Coach Supervision or Super-Vision? (by Sylvie Schoen-Schlumberger)

      

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Supervision or Super-Vision ? Individual and/or in group


(by Sylvie)

I got introduced to supervision while I was engaged with a school to supervise the students. I enjoyed so much doing this that I decided, soon after, to specialize myself in Supervision, in a long term program (almost half of my time for one year), in London. With time, I became passionate by supervision. I just love this reflecting dialogue we establish together with the coach to think about the past, in the present, for the future to just engage in the learning.

I define supervision as two words - super and vision – as in super-vision. To me, this is the process of helping the coaches to step back, metaphorically, from their work so that they may take a meta-perspective, or broader view, of their practice.The objective of supervision is not to « coach-the-coach », as it is often understood. Rather it is for the coaches to go beyond their professional and personal obstacles and to create a safe place for the form (learning), norm (standard) and restoring (recharging).

Coaches in supervision often refer to their experience of having time and space to think about particular aspects of their work and especially to think/reflect with a trusted colleague who will microscopically explore their practice with them, contribute to their understanding, learn new ways of practice (through observation and practical experience) and recharge their batteries. "A place to breathe and learn" (Peter Hawkins & Shohet).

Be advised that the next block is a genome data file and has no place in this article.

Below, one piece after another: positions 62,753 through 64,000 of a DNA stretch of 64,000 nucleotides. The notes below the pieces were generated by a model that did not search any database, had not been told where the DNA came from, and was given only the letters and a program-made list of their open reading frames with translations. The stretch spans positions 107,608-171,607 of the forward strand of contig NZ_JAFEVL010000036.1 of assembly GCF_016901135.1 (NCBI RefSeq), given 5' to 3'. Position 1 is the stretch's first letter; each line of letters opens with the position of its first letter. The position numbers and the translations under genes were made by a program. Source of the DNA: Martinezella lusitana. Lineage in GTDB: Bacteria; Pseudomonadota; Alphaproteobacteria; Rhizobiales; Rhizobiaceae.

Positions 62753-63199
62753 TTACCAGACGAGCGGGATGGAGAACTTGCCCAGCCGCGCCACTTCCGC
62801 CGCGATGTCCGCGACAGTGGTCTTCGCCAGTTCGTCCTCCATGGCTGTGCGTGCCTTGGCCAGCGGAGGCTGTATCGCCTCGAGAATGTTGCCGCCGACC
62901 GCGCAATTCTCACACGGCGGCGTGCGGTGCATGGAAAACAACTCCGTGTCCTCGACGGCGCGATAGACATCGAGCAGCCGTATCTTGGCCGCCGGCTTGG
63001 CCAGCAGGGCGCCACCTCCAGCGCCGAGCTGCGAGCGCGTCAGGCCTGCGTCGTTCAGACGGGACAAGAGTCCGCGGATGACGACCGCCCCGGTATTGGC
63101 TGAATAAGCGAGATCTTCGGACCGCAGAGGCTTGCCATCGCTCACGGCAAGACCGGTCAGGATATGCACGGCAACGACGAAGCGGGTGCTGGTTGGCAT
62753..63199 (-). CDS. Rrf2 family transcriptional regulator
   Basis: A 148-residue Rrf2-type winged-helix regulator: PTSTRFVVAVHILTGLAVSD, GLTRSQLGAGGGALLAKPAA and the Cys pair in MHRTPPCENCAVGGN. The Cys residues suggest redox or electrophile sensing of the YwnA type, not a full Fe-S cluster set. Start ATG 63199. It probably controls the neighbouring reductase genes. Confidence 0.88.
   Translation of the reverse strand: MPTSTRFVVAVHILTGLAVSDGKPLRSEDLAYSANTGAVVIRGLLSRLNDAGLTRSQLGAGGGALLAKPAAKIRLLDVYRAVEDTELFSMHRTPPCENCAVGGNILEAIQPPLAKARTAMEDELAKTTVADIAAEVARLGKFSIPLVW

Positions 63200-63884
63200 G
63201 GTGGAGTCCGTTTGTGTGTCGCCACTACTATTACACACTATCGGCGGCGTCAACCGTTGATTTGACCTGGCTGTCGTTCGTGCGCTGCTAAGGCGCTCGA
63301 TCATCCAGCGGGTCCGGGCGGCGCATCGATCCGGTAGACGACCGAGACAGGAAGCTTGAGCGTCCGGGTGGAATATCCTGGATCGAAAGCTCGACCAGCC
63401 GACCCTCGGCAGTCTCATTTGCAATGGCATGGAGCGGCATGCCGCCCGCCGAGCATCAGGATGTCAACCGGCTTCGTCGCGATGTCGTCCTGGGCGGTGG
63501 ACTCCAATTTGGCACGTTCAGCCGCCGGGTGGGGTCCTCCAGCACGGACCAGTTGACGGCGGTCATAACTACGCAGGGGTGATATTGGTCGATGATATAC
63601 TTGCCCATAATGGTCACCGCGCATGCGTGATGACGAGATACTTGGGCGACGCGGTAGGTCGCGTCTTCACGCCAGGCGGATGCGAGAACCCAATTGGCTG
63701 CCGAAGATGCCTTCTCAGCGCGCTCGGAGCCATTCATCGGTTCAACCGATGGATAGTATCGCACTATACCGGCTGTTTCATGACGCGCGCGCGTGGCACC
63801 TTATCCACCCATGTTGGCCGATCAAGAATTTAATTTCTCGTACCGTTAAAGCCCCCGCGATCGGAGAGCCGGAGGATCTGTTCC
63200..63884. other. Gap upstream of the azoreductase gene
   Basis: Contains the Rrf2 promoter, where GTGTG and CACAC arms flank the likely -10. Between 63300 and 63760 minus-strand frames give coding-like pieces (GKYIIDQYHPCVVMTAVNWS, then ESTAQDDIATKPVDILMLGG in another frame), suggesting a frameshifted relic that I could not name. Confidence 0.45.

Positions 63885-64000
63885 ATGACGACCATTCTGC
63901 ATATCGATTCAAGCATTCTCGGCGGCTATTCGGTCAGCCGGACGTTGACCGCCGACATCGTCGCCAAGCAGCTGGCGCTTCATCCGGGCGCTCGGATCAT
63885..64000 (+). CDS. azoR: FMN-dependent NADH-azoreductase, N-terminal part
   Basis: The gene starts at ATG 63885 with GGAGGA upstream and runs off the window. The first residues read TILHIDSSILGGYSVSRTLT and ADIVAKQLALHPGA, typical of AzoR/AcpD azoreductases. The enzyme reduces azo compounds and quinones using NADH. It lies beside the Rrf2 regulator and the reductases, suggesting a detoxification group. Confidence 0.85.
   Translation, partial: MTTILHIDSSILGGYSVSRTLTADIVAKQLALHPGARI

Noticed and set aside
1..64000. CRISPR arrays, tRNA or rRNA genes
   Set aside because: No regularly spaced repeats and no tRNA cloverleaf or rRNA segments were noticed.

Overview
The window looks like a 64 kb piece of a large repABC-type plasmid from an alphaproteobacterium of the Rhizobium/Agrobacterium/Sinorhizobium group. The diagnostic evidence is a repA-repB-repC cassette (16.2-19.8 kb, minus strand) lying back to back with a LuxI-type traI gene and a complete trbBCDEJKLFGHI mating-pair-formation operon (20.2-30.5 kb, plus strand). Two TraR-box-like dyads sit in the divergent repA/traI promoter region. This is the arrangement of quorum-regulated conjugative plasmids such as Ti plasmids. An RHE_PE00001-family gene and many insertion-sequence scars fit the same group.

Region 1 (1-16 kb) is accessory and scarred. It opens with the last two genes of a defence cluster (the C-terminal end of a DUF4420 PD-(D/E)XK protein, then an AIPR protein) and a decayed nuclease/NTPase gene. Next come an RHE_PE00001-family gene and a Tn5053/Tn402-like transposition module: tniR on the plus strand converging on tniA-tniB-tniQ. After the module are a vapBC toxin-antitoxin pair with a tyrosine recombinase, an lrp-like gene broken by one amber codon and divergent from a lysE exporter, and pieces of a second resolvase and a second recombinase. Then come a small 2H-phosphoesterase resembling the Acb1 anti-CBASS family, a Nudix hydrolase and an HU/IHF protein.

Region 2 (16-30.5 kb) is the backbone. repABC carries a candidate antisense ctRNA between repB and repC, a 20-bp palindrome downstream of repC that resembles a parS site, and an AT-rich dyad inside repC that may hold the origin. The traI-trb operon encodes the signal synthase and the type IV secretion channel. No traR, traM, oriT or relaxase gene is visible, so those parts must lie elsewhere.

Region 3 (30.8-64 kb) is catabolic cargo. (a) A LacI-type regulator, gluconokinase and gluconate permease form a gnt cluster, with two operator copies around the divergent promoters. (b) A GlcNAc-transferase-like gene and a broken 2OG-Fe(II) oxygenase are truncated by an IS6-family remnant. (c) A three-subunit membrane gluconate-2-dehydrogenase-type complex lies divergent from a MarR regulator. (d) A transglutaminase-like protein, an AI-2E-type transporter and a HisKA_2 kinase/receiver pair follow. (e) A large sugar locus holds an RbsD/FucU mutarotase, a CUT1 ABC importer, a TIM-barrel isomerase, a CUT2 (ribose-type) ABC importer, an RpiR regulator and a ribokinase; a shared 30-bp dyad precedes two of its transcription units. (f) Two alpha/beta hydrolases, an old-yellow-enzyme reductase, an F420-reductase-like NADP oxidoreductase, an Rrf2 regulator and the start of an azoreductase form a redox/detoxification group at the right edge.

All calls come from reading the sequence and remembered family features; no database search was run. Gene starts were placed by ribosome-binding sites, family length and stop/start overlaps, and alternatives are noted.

This support enables the coaches to contain and resolve some of the more challenging parts of their work. A process of reflection with a coach supervisor helps the coach to become aware of relevant strengths and weaknesses. It also allows gaining more than one perspective or interpretation of a client situation.

"For me, supervision for coaches is a collaborative learning relationship that supports the supervisees in their coaching practice and development, both personally and professionally. Through the process of sharing their practice, supervisees not only develop their interrelationship and intervention skills, but also receive feedback, support and challenge for their coaching and client handling. It provides a hugely powerful forum to attend to the emotional and professional safety, as well as the well being of the supervisees (coaches) and their clients (coachees)" (Alison Hodge- 2011)

For the coach, supervision is a great value. Supervision is highly recommended - if not required - by all professional associations in their code of conduct and ethical code.